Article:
Kings Blog and Q&A

News, observations and reader questions about the Sacramento Kings and the NBA.

August 27, 2008
The big man goes elsewhere

If the Kings were still interested in adding a "big man's" coach to Reggie Theus' staff - and it appears that they no longer are - they missed their chance at Jeff Ruland, the former NBA center who subsequently enjoyed a long, successful run as head coach at Iona College. Ruland, who spent last season coaching Albquerque in the NBA Developmental League, was hired by the 76ers a few days ago to replace Henry Bibby.

In the NBA, he was drafted by Golden State in 1980, but spent most of his career with the Washington Bullets. At 6-foot-10 and 240 pounds, he was an excellent shooter and rugged, physical rebounder. But I was always most appreciative of his slick passing. His career ended prematurely because of foot and knee injuries. Those were the days, you might recall, before arthroscopic surgery prolonged careers.

Ruland, 49, initiated contact with the Kings several months ago, but when I spoke with him Wednesday, said he interviewed with the 76ers about a week after hiring agent Warren LeGarie. He credits LeGarie - who represents coaches, players and is particularly connected in the overseas market - with his current opportunity. Plus, it doesn't hurt that he played for the 76ers briefly before retiring in 1993, spent the 1993-94 as one of Freddie Carter's assistants, and remained highly regarded within the organization. Now he gets to work with Elton Brand. Not too shabby.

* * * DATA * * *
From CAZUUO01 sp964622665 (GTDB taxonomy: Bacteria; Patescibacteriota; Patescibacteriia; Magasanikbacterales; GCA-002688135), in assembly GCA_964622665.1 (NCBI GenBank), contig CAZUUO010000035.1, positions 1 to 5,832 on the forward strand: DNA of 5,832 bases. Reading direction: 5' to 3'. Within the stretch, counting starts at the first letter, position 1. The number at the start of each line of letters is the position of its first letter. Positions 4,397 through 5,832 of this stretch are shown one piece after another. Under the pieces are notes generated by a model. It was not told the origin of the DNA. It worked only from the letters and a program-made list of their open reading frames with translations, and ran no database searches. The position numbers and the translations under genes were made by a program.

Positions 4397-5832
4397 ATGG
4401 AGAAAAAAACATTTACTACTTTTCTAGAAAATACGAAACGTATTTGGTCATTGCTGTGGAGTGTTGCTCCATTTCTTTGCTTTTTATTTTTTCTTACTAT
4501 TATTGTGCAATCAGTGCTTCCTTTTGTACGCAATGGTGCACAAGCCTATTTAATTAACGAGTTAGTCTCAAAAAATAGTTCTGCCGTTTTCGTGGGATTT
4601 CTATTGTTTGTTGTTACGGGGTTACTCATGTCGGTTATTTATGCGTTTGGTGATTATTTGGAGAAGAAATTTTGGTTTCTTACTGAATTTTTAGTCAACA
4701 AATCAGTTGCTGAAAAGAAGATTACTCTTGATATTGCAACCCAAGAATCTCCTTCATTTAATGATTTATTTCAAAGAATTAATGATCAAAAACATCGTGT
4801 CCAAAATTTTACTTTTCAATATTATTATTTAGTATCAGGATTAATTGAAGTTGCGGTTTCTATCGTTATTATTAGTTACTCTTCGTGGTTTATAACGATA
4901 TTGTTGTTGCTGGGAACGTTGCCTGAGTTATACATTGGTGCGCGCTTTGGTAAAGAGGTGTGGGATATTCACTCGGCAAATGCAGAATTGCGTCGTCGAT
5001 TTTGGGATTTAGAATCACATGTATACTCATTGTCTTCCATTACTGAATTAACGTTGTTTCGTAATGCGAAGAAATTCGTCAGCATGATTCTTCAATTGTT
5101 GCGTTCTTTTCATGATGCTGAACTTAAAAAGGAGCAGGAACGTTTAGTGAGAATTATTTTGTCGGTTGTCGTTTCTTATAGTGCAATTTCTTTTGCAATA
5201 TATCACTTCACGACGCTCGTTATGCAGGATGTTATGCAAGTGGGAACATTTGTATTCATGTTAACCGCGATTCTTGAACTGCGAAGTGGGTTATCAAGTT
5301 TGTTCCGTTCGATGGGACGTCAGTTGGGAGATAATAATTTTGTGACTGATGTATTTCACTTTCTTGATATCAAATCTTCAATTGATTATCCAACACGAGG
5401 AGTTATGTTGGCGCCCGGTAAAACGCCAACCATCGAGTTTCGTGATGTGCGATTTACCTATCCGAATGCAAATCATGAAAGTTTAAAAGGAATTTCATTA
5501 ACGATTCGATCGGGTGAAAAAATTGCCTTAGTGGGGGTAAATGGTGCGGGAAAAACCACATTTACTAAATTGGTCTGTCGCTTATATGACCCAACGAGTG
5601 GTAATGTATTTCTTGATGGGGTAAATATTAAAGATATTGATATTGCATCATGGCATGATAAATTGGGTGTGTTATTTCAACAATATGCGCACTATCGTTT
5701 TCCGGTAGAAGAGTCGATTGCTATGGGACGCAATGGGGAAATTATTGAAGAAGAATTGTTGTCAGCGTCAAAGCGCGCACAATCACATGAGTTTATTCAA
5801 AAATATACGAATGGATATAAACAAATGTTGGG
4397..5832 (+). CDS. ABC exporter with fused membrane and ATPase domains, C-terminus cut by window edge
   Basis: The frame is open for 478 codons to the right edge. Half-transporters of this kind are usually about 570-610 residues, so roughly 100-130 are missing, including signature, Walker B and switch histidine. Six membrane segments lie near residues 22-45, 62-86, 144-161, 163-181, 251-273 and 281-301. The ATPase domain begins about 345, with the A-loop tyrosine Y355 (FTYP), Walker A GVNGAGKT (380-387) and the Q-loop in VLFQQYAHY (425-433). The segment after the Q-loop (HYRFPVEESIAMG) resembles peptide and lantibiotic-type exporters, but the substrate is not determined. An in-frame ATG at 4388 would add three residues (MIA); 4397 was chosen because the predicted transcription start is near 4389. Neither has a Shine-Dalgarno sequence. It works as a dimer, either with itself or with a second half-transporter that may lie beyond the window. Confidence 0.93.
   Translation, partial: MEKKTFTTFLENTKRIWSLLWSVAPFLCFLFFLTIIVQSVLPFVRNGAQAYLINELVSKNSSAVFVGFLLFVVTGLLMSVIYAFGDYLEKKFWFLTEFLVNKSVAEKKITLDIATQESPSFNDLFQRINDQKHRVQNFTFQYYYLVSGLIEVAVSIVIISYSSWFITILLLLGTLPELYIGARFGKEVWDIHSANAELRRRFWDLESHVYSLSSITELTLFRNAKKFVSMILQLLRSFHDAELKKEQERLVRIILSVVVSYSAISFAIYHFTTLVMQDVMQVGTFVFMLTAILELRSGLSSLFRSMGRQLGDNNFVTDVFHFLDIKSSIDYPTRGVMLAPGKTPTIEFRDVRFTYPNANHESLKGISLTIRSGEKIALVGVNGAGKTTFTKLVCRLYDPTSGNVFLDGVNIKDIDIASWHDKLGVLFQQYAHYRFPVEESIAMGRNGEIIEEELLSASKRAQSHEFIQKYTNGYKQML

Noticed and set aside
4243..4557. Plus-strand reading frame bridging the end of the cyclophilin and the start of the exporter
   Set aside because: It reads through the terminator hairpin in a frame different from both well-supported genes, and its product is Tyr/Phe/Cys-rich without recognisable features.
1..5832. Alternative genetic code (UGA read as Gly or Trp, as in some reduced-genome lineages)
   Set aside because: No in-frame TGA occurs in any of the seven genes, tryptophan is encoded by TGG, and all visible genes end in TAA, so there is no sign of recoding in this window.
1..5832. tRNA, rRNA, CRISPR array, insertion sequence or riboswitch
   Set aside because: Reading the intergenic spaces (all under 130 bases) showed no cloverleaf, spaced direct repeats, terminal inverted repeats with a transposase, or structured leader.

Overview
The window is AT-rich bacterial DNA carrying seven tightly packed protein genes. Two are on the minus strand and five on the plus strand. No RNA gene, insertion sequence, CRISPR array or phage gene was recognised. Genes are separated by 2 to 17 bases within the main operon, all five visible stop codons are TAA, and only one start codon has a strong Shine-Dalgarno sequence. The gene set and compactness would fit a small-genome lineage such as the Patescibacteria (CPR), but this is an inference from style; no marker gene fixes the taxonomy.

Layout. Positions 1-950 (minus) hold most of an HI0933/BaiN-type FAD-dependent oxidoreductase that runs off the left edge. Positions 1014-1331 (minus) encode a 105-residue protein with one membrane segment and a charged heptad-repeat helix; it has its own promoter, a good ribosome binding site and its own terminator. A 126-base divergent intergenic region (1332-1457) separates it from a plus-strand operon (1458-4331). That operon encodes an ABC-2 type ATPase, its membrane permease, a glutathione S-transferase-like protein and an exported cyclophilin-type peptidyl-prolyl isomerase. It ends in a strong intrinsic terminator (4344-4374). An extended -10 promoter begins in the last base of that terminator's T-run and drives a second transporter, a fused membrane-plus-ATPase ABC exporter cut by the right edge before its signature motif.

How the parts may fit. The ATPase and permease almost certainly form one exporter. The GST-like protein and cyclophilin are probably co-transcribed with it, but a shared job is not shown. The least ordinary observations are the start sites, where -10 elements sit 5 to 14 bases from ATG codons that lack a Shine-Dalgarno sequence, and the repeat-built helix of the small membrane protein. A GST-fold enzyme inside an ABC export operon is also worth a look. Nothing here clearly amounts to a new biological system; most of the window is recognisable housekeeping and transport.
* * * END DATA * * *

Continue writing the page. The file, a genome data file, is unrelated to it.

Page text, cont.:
Later in the day, I called Theus and asked what happened to all the talk about adding a frontcourt specialist to work with Spencer Hawes and rookie Jason Thompson, and from what he said, it sounds like the idea has been tabled. "Whatever they (Geoff Petrie and the Maloofs) want to do is fine with me," said Theus. "I just haven't heard anything about that for a while. But I think they saw Spencer getting better late in the season, so maybe that had something to do with where we're at."

On the hunt

Before training camp opens at the end of September, Theus plans to go dove hunting in New Mexico with his 14-year-old son, Reggie. Think bows and arrows, not shotguns. We keep hearing that Reggie is quite the archer. But he's hoping that his namesake - who already stands 6-foot-4 - is more inclined to develops his basketball skills. "His feet are huge," said Theus, laughing. "I want him to keep playing."

Bobby, Bobby, Bobby ...

Theus is quickly gaining a sense of Bobby Jackson's popularity within the community. Virtually everywhere he goes, people approach and express their excitement about the veteran guard's return. "Bobby Jackson, Bobby Jackson, Bobby Jackson," Theus said. "I say, 'guys, that was eight years ago. He can still play. But that was a long time ago.' The good thing is, I've talked to Bobby, and explained to him how important his presence is going to be in the locker room. It's going to be enormous. It's important to mentor the young guys the right way, and a lot of our success is going to depend on how quickly the young guys develop."

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